Length37 inches
Barrel Length16.3 inches


Cartridge7.62×39mm
ActionGas-operated (rotating bolt)
Rate of fire620 rounds per minute
Muzzle velocity2,400 fps
Effective firing range450 yds
Feed system30-round AK-47 detachable box magazine / 40-round RPK magazine / 75-round RPK drum magazine
SightsIron sights with flip up tritium night sights / flip up grenade sights


The Zastava M70 (Serbian Cyrillic: Застава М70) is an assault rifle developed and produced by Zastava Arms in Serbia (formerly Yugoslavia). The design of the M70 was based on the Soviet AKM rifle and it became the standard issue weapon in the Yugoslav People's Army in 1970. This weapon is also available as the ZPAPM70 (1.0 stamped receiver), ZPAPM70 Classic (1.5mm stamped receiver with bulged RPK style front trunnion, chrome lined bore), O-PAP (1.5mm stamped receiver with bulged RPK style front trunnion) or N-PAP (1.0mm stamped receiver, standard AKM style front trunnion) in the United States without select fire capabilities.

Development of the domestic Kalashnikov variant began in 1959, and the first models submitted by Zastava for military field trials were with the early M64 (or M59) series of rifles with milled receivers, threaded barrels, familiar Zastava handguards, gas cutoffs for grenade launching, and several other diversities from the mainstay AK design, such as a bolt hold open device on the right side of the receiver, and a charging handle that appeared different from other AK models. Though performances were satisfactory, the Yugoslav military did not adopt the rifle as the standard infantry armament.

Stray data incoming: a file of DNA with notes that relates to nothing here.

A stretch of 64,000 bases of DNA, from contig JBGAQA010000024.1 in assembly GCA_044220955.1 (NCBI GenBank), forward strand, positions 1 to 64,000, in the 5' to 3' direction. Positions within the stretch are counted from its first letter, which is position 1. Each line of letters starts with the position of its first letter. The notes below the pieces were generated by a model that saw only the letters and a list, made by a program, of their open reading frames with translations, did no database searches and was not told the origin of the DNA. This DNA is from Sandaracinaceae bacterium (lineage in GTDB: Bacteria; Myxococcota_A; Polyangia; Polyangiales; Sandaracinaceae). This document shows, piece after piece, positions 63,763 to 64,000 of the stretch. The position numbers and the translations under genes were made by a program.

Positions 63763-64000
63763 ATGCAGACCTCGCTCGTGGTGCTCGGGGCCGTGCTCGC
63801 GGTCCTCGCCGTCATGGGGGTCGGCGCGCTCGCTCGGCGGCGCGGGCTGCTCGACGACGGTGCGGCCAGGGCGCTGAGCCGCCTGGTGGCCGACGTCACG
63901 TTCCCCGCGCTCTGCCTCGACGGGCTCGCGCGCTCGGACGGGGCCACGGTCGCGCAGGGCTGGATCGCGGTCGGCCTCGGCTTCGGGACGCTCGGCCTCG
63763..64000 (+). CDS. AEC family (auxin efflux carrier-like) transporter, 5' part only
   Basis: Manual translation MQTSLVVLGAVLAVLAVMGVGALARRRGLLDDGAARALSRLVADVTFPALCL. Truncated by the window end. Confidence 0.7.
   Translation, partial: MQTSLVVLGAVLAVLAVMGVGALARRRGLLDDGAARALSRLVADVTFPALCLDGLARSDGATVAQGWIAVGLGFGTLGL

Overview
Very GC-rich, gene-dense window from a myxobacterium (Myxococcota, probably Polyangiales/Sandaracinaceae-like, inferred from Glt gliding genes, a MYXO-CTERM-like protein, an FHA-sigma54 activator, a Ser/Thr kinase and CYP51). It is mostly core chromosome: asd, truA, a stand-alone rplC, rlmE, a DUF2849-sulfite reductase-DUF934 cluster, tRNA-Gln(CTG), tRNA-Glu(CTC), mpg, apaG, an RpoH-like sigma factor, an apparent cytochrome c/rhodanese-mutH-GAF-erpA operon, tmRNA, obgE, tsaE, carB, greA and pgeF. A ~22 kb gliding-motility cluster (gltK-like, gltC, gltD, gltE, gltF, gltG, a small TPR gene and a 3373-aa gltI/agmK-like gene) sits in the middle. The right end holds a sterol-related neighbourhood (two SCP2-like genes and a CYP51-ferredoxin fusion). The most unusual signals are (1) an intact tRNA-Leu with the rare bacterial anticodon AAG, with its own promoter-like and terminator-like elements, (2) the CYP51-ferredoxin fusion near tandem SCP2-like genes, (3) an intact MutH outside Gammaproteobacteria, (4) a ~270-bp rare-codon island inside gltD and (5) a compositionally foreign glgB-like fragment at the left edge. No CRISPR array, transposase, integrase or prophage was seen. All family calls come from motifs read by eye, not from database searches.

In 1970, the green light was given to begin with army-funded mass production of the AP M70 and M70 A series (Automatska Puška Model 1970, "Automatic Rifle Model 1970") of which the M70 A was the folding stock version. It became the standard issue weapon in the Yugoslav People's Army in 1970

Before the larger models of these rifles were made, cost-cutting measures in production resulted in the removal of the internal bolt hold open, and relocation to the magazine follower. This change eliminated any possible speed up in the reloading procedure (due to the bolt closing upon removal of the magazine) but allowed the operator to more easily identify if the current magazine is empty. Some rifles were also equipped with a notched selector control which allowed you to lock the bolt rearward by closing the dust cover on the charging handle.

In addition, the usual placement of the barrel through threading into the receiver was replaced by the cheaper method of pressing and pinning the barrel into the receiver. Rifles produced with these new features were known as models AP M70 B (fixed stock version), and M70 AB (folding stock version). As with the M70 series of automatic rifles, these models failed to be produced in larger quantities before further cost-efficiency production measures gave way to yet another model.